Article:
Capt. Clark Wright of Sarasota has caught his share of tarpon. The first was over 20 years ago when he was 10 years old. Now a full time fishing guide, Wright has been hooking and landing tarpon nearly every day since May. But none will be as special or memorable as the rare piebald tarpon he landed earlier this month.
A piebald tarpon is one that bares spots of unpigmented patterns. Similar to what would be albino, but spotty. Think of how a koi fish would look, oranges and whites mixed. Now add acrobatics, sharp gill plates, a hard bony mouth and about 100-pounds. All this combines to make catching one out of every four hooked tarpon a good ratio.
This one Wright knew was special after going airborne during the early stages of the fight. “I saw it’s orange features when it jumped. I knew I had to catch that fish,” Wright said. “We hooked it on a blue crab and then everything went right from there.”
“Angler George Siebel did a great job on the rod. The fish stayed in the school but never broke off as boats jockeyed around like fireflies. A lot that could go wrong didn’t. Without the help of my mate Matt Smithman, this fish and the pictures would not have been possible.”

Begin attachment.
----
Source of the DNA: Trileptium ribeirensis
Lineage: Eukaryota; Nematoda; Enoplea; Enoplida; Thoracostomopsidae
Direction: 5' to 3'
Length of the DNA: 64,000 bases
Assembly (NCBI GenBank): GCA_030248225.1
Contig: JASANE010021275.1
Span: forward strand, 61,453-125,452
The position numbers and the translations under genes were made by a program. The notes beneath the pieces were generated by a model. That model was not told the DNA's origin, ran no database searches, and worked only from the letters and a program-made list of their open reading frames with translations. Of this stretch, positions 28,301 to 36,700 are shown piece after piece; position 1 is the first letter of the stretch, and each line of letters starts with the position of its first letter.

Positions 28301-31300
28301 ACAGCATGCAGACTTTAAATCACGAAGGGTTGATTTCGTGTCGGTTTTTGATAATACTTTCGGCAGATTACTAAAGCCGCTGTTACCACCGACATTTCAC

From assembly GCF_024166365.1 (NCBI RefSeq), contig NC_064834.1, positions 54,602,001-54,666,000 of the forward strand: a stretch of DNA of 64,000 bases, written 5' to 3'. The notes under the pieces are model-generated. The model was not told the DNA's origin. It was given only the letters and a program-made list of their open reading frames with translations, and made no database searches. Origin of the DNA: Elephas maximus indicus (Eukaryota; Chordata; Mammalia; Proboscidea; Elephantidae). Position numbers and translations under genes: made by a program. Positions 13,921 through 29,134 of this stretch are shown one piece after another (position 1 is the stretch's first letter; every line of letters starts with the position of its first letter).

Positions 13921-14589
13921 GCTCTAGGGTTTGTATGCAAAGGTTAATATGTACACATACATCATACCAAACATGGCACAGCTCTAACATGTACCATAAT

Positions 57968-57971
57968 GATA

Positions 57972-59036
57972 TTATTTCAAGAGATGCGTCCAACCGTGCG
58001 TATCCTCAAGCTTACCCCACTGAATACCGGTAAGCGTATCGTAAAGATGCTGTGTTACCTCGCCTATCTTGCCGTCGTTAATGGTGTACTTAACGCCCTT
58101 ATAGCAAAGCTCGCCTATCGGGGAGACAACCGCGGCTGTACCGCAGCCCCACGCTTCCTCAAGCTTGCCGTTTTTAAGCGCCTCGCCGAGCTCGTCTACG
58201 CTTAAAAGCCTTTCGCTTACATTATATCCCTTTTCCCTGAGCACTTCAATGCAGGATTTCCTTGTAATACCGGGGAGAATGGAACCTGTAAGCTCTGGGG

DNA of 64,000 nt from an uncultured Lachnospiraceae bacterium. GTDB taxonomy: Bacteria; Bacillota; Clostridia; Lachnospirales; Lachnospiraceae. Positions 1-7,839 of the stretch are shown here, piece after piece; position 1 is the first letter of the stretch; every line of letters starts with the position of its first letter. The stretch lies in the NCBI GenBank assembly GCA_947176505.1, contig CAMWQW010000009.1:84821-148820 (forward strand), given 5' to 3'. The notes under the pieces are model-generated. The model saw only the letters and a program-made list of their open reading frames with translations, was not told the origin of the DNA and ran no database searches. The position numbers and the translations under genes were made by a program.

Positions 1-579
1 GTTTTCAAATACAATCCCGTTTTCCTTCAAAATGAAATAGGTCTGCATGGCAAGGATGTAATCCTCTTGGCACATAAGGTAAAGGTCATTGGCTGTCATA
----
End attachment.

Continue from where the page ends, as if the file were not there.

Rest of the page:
As a result of social media, Wright’s fish has now been seen across sites like Field and Stream, Outdoor Life, Outdoors360, and Sport Fishing Magazine. “It started as one or two stories and grew from there,” Wright said.
After a successful release, the tarpon is swimming once again in the ocean, possibly spawning with the full moon in June. Wright collected DNA that is still undergoing evaluation.
Another angler catching the celebrity tarpon once again is a possibility, and no doubt they will be as amazed as Clark.
Wright has continued fishing almost daily since then, targeting tarpon off the beaches of Anna Maria Island to Boca Grande. “The weather has been perfect for beach fishing this season. I’ve only canceled one trip because of weather. Last year was difficult because of the constant west wind. We’ve been jumping and landing fish everyday, and that should continue until mid July off the beach, and through August in the bay.”
Capt. Clark Wright can be reached at 941-809-8160 or at www.captclarkwright.com